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Though this isn’t their first commercially released record, it is the first under the name they’d keep using… though even this is technically not true, as they were billed for this first record as The Five Larks before dropping the number for subsequent releases.

It’s also not the most auspicious debut for them, but then again nothing about this group was ever cut and dried. Immensely talented and versatile they seemed most of the time to not care about what path they pursued or what image they crafted as long as they got to sing for a living.

Here they sing well, but they’re not singing anything we as rock fans would normally be interested in, yet because of their impending career leap as such a vital group it’s one we’re more or less obligated to cover all the same.


Lost At Sea
For the full convoluted story of The Larks you’ll need to go back and read the review for the really good Lemon Squeezer which was released for Regent Records under the name The 4 Barons (and even that probably won’t be enough to fill in all of the blanks). But for those who want a digestible version in this review they began as a gospel group and in the fall of 1950 set out to cut some records in that field… for seemingly every record label in the New York/New Jersey area in a single day.

They may have sang gospel music but clearly didn’t follow the gospel, at least when it came to telling the truth (they’d used different group names AND different individual names when signing contracts for four… count ‘em, FOUR… different labels) and their web of lies came crashing down when somebody recognized them from an earlier stop and the gig was up.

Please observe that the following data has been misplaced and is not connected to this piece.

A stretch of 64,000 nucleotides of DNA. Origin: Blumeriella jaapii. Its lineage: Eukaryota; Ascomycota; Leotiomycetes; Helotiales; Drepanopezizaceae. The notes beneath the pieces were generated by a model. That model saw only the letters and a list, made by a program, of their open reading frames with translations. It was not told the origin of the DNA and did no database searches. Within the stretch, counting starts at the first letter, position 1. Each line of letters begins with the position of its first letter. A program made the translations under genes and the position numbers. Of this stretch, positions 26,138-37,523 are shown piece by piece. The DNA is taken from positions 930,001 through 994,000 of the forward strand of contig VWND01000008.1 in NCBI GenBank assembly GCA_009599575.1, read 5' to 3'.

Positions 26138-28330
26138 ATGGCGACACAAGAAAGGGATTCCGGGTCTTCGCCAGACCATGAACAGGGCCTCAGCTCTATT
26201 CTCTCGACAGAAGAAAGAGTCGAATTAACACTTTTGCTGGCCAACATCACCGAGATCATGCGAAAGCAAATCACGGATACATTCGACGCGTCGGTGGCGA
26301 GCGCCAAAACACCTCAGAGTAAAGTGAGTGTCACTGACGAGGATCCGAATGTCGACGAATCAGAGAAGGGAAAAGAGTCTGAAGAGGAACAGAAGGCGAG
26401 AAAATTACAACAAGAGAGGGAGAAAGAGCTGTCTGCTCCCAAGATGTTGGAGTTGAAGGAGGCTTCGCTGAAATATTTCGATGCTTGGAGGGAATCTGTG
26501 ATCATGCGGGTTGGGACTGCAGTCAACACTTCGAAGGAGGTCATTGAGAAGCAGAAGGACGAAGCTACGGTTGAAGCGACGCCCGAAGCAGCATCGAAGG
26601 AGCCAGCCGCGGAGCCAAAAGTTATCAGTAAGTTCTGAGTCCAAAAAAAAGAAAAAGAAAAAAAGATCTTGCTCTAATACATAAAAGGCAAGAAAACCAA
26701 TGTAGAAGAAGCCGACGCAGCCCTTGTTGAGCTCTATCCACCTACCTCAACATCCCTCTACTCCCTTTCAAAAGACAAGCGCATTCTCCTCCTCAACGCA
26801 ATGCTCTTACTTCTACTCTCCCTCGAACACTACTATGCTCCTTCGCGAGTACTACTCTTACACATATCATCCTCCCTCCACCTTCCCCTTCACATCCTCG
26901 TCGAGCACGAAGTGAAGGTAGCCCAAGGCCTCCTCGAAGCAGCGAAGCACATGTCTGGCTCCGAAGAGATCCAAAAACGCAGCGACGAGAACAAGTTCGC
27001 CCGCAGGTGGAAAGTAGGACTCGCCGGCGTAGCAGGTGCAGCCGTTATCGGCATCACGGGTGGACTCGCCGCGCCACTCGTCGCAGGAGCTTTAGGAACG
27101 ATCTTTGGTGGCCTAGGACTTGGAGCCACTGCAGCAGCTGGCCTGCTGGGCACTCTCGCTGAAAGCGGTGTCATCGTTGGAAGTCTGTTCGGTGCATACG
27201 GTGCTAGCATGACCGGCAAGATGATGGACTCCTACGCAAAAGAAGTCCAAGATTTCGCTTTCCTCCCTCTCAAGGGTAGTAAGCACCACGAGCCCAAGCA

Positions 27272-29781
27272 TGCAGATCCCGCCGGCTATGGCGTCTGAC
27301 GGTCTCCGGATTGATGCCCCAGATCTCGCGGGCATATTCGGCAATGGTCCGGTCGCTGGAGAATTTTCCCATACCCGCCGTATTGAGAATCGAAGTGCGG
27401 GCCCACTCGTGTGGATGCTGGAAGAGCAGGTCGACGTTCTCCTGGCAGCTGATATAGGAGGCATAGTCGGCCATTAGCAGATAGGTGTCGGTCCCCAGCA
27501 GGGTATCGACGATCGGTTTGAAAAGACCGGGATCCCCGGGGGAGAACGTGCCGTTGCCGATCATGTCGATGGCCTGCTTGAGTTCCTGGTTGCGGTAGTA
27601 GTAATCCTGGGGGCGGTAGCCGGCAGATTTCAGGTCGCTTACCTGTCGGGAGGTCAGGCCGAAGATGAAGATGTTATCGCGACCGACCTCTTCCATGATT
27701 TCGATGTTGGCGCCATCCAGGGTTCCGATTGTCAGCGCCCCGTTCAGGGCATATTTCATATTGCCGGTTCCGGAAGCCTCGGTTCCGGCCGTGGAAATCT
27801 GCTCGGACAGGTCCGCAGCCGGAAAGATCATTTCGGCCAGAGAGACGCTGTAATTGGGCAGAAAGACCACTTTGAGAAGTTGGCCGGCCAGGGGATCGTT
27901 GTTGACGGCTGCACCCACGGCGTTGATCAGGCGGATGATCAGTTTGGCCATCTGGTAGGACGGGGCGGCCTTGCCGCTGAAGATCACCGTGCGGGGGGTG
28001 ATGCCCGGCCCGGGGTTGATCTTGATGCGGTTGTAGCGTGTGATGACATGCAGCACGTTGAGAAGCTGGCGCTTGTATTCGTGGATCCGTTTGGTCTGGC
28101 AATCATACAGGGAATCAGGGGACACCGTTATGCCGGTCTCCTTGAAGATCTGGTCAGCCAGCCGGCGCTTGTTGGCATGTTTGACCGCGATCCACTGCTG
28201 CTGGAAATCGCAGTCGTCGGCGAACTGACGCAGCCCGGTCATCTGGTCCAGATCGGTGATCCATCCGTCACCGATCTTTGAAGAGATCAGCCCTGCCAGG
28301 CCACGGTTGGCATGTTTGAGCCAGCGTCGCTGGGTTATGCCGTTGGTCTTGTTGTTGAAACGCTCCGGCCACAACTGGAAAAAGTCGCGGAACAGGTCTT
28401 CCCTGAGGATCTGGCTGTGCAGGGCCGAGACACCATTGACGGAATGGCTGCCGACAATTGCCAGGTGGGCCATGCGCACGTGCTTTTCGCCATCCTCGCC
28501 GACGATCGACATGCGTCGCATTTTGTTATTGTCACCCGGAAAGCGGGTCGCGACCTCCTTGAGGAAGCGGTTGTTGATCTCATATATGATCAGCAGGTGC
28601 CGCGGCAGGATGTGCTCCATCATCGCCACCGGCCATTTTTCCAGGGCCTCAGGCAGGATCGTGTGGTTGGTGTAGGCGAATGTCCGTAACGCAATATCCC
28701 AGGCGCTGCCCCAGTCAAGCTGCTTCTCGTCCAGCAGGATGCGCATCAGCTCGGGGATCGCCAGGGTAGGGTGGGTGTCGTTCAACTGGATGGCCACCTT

Apollo Records were the ones who made the hardest push to keep them and thus they got a long term contract out of their subterfuge after all. Though they’d sang gospel for them too at that October session as The Southern Harmonaires – and would get two releases under that name on Apollo, one in January 1951, the other belatedly in 1958 – Apollo didn’t want a gospel group, which is surprising since the label’s foundation was their gospel line led by the immortal Mahalia Jackson.

Instead they wanted a rock group and naming themselves after a bird to fit in with the growing trend started by The Ravens, Orioles and Robins over the past few years, in December 1950 The Larks were born.

But they still seemed unsure of just what kind of music to pursue within that format. They’d had no problem doing secular material as The 4 Barons for Regent, but now they were sort of casting about for something when they decided upon a cover of the pop hit My Heart Cries For You, written by famed orchestra leader Percy Faith and a big seller for Guy Mitchell (#2), Dinah Shore (#3) and Vic Damone (#4) with many others slipping into the listings as well.

As for The Larks version… well, let’s just say if they didn’t go on to be one of the more revered rock vocal groups of the early 50’s nobody would have any idea this existed.

Since You Left Me
So the song itself… is… well, it’s a typical pop number of 1950, which tells you that it’s not anything an aspiring rock group, even a rock group who until recently was a gospel group… should be trying to get a handle on.

The strange thing is though they don’t treat it like a pop song exactly, though they also don’t treat it enough like a rock song, but rather for much of it they’re singing in unison like it was gospel, their voices backed by an organ no less, so if you close your eyes you might think you were in church.